After travelling to the Andes and visiting the facility, which aims to breed pedigree alpacas using state-of-art technology and improve herding communities by teaching shearing techniques and fibre sorting procedures, the brothers knew they found their life-long partner. “We are so lucky to have met Alonso Burgos and the team at Pacomarca,” says Satoru, who refers to Burgos as his ‘sensei’. “We know that it usually takes many lifetimes to bring around real industry change, but we hope that by working together with the group, we can continue to impact the industry positively.” At heart, Satoru and his brother are genuine fashion activists, who wish to use fashion and their studio as a tool to bring around sustainable change. By increasing the quality of raw alpaca fibre, they can help raise awareness for the fibre within the industry’s fine-fibres market while incentivising the herders’ communities way of life, without disrupting their traditions to create economic stability.
The importance of good herding practices
From their recent partnership and capsule collection, the brothers learned that to achieve the finest quality of alpaca fibre, the animals need to be well taken care of. “If the animals are stressed the quality of the fibre decreases. Stress manifests itself physically, which affects the animals’ production of hair.” When an alpaca is stressed, it will produce thinner fur, with a higher whiteness and guard level – the type of hairs which cause the yarn to be itchy. As alpacas are herd animals which mainly consume a diet of grass, they need to be able to move freely from pasture to pasture. Simultaneously, the herders themselves also need to be well-taken care of to look after their herds the best way. If they are stressed, this will also affect the animals negatively. “How the alpacas are treated when they are sheared, and how their wool and hairs are sorted is also important,” notes Saturo. “If you shear an alpaca the wrong way, then the animal will become stressed and not produce as fine hair as before, mixing the standard of the hair gathered and ruining the overall quality level.”
The Inoue Brothers are now calling on any brands or retailers interested in working with alpaca fibre to work with herders directly, rather than an agency or material reseller. He values the direct relationship they have set up with Incalpaca and Parcomarca. “As alpaca wool is still a relatively unknown material within the fashion industry, unlike its counterparts like cashmere or angora, it is important not to fall into the traps of the industry,” warn Satoru. At the same time, he is aware that one challenge of working with alpaca fibre is ensuring consumers are willing to pay a fair price for the product. Consumers need to understand why an alpaca sweater or scarf costs more than a wool or synthetic fibre one. “You need to creatively be able to work with the design side and storytelling and avoid getting stuck in a single category.”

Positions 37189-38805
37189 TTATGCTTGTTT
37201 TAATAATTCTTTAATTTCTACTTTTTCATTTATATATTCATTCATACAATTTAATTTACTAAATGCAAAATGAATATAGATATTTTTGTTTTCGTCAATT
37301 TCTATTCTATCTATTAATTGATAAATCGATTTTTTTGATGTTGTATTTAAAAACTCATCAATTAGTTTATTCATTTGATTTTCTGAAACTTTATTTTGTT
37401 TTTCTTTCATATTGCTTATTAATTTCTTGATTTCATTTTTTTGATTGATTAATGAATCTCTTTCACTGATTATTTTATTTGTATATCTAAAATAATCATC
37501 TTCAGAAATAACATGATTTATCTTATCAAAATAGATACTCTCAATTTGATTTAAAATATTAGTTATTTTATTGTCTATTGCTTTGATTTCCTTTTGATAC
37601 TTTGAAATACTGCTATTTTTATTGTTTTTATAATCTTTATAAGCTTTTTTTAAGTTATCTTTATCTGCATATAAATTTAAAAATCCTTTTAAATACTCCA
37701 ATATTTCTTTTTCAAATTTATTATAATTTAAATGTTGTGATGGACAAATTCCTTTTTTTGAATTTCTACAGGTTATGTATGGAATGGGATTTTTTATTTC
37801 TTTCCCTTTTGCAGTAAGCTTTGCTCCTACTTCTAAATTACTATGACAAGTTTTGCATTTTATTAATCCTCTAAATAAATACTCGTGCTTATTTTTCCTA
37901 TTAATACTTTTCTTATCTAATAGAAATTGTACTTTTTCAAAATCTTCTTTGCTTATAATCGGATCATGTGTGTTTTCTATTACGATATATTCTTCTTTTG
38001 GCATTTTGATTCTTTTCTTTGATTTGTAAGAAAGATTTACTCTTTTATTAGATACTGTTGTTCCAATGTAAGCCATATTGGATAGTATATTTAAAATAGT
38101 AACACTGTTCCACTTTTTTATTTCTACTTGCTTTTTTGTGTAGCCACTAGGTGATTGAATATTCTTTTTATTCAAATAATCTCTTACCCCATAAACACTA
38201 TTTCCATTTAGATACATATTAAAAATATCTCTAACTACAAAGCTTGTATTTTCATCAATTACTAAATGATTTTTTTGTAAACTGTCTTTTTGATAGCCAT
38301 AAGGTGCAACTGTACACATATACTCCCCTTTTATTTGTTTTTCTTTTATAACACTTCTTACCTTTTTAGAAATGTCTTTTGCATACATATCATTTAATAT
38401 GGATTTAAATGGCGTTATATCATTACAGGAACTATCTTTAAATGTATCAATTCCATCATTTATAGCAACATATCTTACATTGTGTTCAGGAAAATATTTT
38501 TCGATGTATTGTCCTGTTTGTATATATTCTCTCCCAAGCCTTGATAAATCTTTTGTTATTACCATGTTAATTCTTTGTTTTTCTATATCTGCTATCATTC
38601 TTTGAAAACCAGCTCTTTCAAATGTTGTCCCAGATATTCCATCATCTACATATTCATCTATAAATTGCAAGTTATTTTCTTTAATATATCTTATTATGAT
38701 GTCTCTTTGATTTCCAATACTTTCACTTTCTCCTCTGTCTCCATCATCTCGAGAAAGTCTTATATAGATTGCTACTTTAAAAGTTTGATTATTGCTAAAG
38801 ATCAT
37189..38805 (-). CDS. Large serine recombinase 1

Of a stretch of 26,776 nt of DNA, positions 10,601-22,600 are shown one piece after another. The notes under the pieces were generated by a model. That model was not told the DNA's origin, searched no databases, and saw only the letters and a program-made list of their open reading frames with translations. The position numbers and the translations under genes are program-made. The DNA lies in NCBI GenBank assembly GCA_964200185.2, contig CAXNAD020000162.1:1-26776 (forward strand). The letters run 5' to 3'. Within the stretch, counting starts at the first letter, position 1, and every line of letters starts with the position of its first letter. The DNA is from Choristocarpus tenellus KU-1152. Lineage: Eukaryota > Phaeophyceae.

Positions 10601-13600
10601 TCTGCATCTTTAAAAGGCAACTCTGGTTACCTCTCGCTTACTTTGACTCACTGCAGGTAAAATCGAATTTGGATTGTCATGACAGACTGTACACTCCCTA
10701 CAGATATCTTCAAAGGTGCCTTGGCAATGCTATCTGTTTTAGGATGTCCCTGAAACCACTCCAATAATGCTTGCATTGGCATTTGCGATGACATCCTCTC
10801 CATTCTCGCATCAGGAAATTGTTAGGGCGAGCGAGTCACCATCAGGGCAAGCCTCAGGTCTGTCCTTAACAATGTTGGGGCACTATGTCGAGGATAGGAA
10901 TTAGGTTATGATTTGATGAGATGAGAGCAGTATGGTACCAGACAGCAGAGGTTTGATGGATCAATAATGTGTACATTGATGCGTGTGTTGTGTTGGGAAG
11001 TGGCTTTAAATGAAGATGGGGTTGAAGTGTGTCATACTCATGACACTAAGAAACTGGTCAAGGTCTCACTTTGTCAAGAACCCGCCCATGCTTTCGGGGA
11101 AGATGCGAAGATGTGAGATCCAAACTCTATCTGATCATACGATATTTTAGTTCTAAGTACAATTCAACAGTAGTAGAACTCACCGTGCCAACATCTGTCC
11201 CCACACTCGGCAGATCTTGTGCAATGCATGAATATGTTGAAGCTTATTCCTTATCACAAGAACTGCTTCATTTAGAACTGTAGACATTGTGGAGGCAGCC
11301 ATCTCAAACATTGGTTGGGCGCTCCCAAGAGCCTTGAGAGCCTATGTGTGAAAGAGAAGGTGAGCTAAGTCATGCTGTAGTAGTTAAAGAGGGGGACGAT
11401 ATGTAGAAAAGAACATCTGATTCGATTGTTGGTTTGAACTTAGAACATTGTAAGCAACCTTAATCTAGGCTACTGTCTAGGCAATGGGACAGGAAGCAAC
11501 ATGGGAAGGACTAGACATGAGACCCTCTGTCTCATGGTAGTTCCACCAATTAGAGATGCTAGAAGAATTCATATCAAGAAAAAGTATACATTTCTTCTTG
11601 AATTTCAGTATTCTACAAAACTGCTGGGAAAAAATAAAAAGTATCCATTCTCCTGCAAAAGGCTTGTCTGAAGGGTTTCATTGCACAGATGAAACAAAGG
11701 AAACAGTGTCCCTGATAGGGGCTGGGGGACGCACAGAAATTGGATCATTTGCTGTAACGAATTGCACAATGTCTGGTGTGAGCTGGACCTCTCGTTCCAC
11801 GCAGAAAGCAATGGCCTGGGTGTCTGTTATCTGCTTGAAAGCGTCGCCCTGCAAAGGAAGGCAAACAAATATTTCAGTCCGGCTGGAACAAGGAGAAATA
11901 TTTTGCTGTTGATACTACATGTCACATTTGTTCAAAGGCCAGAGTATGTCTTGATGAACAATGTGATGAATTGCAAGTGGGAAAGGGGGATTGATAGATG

The Inoue Brothers love of black alpaca wool
One way the have avoided falling into this trap is by working with black alpaca fibres. A true fashion staple, which never goes out of style or demand, when they first heard about pure black alpacas and wanted to make a collection with their wool, there were estimated to be less than 100 pure black alpacas in Peru. “This was back in 2015 – from the collective herd of 4 million alpacas were able to get roughly 50 kilos of black alpaca wool to produce 200 garments.” This year, the studio was able to buy in 500 kilos of black alpaca wool, due to selective breeding, an increase in demand and better herding skills. “Although there is still more demand for white alpaca wool because it is easier to dye, we use pure black alpaca wool – it doesn’t have to be dyed or treated.” Today, black alpaca is the studio’s flagship fibre, one which they will continue to use for years to come. “It may have cost us more to produce, but it has been more than worth it.”
Since 2014, PROMPERÚ has been promoting this sustainable and eco-friendly way of preserving alpaca fibre through the Alpaca del Perú industry brand and its many partners, working side by side with hundreds of Andean communities.